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Lago Atitlán, Guatemala

At the old man’s knees a little boy darts through the crowded street, through the forest of legs.  In a squeaky voice he exhorts tourists to purchase a stuffed elephant, a bracelet, a handmade leather wallet.  He follows some of them, usually the solitary travelers, for entire blocks, trying out different prices, offering different bargains, persisting, persisting.  It’s incredible the tenacity of these street kids.  I sometimes think that if capitalism exists anywhere in total purity, it is in markets like this one, where the market literally dictates prices, wages, the allocation of labor, destinies, and lifestyles—where the state has little say over who can work, at what age, in what capacity, for what compensation.  In this market a trinket that in the States would sell for $20 goes for a mere quarter.  In this free market, where labor laws either don’t exist or aren’t enforced, the value of everything is relative and intrinsic worth is almost meaningless.  Here, where building codes are scant, houses stand half-finished, buildings are missing floors, rebar twists into the sky from unfinished concrete pillars awaiting new floors that will appear when needed or when time and money allow.  Pollution hangs in the air, obscuring mountains that are barely a mile distant.  The haze drifts across dozens of miles of mountains and valleys from Guatemala City and from forests being cleared for farmland.  It works its way into your lungs.  You can smell it with each inhalation, the mix of car exhaust, burning trees, industrial pollutants.  “Here it’s every man, woman, and child for himself,” an ambitious Guatemalan guide told me.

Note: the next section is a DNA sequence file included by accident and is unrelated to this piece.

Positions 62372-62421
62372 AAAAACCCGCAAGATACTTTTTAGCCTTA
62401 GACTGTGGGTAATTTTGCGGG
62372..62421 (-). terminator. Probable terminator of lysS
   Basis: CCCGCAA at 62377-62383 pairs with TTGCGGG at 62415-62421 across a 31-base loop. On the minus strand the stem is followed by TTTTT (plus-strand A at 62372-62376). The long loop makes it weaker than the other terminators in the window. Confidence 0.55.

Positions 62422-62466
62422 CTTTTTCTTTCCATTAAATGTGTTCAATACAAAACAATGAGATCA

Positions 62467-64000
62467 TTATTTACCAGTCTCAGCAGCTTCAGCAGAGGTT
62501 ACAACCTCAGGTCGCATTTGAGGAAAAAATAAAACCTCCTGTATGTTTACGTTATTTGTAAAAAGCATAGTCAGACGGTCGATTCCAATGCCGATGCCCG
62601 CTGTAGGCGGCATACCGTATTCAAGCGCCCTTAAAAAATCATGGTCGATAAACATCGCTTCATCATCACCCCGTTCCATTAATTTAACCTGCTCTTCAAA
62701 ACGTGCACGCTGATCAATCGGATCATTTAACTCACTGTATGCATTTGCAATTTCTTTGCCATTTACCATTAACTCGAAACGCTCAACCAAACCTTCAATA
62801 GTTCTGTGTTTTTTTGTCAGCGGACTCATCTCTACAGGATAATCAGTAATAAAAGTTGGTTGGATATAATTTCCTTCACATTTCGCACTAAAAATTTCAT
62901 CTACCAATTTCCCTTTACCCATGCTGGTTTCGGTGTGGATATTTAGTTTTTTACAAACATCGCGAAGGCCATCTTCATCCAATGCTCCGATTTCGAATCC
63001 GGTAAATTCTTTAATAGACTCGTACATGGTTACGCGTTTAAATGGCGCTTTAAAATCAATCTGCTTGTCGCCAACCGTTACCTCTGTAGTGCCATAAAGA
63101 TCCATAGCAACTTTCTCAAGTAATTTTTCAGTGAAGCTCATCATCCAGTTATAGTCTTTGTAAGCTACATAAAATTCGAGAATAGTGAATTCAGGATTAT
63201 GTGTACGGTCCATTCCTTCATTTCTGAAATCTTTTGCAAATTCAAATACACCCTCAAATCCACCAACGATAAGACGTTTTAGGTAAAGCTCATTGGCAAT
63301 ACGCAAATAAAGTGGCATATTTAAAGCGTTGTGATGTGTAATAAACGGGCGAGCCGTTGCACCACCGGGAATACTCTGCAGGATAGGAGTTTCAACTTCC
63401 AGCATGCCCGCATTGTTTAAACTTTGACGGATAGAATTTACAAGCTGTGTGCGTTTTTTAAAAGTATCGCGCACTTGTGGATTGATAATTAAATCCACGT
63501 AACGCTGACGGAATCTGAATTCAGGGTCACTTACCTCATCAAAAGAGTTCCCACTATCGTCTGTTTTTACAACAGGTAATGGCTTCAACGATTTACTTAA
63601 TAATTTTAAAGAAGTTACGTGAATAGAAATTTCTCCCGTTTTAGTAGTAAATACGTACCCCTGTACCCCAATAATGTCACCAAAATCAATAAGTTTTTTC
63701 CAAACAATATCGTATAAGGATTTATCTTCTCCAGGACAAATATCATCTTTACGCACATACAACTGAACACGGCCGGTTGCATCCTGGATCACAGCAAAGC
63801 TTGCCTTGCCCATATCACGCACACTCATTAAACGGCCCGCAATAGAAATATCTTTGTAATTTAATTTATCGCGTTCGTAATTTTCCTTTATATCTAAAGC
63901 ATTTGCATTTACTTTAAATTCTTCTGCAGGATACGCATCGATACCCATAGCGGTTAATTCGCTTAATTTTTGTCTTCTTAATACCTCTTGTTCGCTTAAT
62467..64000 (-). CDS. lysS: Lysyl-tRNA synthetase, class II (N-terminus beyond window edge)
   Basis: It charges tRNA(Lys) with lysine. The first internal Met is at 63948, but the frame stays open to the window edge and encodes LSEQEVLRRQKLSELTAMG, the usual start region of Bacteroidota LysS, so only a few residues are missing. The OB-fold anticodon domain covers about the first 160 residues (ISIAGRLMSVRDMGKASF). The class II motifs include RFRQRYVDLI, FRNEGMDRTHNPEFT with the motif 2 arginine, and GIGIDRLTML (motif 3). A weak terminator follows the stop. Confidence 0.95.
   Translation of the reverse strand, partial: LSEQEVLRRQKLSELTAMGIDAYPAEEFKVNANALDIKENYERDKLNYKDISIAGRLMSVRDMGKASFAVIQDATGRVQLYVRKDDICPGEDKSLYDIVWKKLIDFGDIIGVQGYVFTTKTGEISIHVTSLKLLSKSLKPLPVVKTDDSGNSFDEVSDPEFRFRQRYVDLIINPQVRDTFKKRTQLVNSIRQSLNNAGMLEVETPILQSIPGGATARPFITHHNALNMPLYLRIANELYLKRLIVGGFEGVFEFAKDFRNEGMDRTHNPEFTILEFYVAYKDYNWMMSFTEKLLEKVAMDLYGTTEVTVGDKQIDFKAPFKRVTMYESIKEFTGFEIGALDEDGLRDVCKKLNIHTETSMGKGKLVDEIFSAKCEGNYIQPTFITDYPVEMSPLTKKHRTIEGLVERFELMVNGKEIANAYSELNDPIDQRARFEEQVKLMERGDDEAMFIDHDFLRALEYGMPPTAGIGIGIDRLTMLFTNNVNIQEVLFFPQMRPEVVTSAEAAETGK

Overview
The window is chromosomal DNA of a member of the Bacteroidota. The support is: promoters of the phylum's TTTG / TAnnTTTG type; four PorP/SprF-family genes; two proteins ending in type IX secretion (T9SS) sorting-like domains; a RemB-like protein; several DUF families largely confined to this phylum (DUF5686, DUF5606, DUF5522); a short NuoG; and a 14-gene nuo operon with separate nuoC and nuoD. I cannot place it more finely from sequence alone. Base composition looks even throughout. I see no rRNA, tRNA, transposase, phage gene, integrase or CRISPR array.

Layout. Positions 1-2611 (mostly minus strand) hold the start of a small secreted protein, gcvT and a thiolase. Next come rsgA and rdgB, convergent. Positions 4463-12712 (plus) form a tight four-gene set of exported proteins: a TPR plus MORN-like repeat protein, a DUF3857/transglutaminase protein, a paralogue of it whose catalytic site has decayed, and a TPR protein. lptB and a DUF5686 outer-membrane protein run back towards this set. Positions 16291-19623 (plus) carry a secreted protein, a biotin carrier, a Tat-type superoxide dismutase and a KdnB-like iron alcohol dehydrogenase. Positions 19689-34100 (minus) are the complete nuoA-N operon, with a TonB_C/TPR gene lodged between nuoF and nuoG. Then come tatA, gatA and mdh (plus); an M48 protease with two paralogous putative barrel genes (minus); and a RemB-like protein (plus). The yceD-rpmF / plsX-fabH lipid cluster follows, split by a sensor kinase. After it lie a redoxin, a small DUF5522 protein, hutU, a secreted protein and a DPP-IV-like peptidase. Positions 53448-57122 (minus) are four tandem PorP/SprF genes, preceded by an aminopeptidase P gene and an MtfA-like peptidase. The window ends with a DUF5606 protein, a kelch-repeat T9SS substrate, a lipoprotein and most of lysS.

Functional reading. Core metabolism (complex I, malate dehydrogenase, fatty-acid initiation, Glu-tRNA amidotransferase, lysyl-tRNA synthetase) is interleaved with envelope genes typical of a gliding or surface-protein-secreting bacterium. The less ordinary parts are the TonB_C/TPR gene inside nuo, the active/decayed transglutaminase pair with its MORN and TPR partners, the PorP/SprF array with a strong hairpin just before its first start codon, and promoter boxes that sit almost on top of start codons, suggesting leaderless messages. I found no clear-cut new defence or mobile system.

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Chichicastenango, Guatemala

In the absence of a web of social safeguards and laws that ensure the common good, it makes sense for a farmer to burn his forest for more cropland.  It makes sense for industry to dump its waste into rivers and lakes.  It makes sense for the elite to live in urban castles without giving a thought to the poor and the destitute in the countryside—because in such a world each person must fend for himself.  To do otherwise would be to repudiate life itself.  For the destitute, today and tomorrow matter.  The future beyond that does not exist and hardly bears thinking about.

I saw capitalism in its most frenetic form not in the United States, but rather in a tiny country in Central America.